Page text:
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Changes in Chlorophyll a/b Ratio and Products of 14CO2 Fixation by Algae Grown in Blue or Red Light

J. L. Hess and N. E. Tolbert
Plant Physiology
Vol. 42, No. 8 (Aug., 1967), pp. 1123-1130
Stable URL: http://www.jstor.org/stable/4261116
Page Count: 8
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Since scans are not currently available to screen readers, please contact JSTOR User Support for access. We'll provide a PDF copy for your screen reader.
Changes in Chlorophyll a/b Ratio and Products of 14CO2 Fixation by Algae Grown in Blue or Red Light
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Abstract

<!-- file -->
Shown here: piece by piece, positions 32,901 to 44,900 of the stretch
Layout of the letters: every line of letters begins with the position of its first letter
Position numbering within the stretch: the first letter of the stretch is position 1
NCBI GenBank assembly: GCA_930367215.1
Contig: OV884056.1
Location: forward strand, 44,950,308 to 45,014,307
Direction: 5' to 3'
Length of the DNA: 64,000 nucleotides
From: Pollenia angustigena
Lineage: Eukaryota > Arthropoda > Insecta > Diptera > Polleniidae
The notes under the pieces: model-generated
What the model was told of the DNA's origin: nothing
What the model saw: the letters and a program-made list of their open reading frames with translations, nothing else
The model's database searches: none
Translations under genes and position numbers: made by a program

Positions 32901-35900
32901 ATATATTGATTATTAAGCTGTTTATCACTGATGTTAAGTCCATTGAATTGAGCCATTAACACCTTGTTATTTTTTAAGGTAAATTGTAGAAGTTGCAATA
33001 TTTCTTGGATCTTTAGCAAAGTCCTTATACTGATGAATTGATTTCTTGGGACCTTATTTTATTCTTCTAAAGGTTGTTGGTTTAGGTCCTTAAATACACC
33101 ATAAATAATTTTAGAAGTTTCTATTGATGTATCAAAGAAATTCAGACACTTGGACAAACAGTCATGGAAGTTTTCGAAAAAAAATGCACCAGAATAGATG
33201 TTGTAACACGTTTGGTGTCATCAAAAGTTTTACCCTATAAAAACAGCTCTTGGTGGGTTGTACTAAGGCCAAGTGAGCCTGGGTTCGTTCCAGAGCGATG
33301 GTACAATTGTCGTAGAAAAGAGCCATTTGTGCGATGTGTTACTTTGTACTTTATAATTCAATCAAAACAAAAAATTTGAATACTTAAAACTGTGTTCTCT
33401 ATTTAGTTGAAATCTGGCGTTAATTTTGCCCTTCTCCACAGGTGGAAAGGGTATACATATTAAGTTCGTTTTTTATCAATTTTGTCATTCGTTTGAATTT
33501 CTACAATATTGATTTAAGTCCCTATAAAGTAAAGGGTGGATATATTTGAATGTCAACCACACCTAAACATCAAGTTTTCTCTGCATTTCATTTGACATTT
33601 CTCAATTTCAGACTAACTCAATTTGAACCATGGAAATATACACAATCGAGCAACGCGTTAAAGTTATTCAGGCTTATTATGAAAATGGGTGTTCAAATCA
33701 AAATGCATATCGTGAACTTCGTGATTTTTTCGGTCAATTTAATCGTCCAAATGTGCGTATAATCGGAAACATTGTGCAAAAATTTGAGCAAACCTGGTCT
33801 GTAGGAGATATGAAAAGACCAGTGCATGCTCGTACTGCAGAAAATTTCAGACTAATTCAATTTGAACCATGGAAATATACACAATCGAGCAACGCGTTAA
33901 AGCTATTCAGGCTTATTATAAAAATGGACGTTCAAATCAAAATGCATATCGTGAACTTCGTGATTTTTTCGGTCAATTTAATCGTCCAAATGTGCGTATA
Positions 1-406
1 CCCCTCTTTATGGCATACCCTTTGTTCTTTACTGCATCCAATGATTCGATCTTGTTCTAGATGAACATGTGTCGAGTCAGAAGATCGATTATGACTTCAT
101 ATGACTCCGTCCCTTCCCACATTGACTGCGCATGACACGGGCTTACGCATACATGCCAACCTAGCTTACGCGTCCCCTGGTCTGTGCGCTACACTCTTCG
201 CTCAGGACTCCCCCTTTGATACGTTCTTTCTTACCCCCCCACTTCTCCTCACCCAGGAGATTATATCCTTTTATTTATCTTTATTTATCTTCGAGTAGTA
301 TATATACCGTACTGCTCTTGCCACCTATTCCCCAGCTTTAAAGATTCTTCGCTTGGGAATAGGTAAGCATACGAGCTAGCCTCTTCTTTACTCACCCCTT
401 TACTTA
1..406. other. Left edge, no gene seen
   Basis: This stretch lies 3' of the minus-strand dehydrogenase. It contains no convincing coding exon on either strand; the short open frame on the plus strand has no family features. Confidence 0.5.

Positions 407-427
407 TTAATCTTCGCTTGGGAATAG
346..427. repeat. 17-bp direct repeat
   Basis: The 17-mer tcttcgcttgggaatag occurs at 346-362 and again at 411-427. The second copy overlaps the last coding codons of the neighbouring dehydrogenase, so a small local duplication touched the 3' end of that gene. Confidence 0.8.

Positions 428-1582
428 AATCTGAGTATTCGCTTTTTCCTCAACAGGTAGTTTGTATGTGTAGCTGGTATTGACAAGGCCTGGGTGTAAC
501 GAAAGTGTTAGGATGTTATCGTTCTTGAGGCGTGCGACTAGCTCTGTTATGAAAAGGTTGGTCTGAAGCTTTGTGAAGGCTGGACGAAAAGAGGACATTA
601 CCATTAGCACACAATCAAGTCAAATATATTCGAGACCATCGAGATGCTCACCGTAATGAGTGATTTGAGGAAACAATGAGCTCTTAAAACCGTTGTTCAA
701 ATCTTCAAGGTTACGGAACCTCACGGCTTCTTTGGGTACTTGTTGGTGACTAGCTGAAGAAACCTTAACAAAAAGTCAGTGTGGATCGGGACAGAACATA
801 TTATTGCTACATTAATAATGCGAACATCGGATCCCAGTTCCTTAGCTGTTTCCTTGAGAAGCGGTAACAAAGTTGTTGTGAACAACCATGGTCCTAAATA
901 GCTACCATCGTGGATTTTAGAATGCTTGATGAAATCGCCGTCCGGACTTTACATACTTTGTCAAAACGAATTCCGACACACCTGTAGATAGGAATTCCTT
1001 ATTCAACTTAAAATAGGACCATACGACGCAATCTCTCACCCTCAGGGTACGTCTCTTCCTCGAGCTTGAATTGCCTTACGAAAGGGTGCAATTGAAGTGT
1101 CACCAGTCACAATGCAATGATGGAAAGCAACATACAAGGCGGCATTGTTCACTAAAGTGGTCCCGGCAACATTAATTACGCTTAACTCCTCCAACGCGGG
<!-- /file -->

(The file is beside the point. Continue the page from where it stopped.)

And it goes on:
Chlamydomonas and Chlorella were grown for 10 days in white light, 955 $\mu \text{w}/\text{cm}^{2}$ blue light (400-500 mμ) or 685 $\mu \text{w}/\text{cm}^{2}$ red light (above 600 mμ). Rates of growth in blue or red light were initially slow, but increased over a period of 5 days until normal growth rates were reestablished. During this adaptation period in blue light, total chlorophyll per volume of algae increased 20% while the chlorophyll a/b ratio decreased. In red light no change was observed in the total amount of chlorophyll or in the chlorophyll a/b ratio. After adaptation to growth in blue light and upon exposure to 14CO2 with either blue or white light for 3 to 10 minutes, 30 to 36% of the total soluble fixed 14C accumulated in glycolate-14C which was the major product. However, with 1 minute experiments, it was shown that phosphate esters of the photosynthetic carbon cycle were labeled before the glycolate. Glycolate accumulation by algae grown in blue light occurred even at low light intensity. After growth of the algae in red light, 14C accumulated in malate, aspartate, glutamate and alanine, whereas glycolate contained less than 3% of the soluble 14C fraction.

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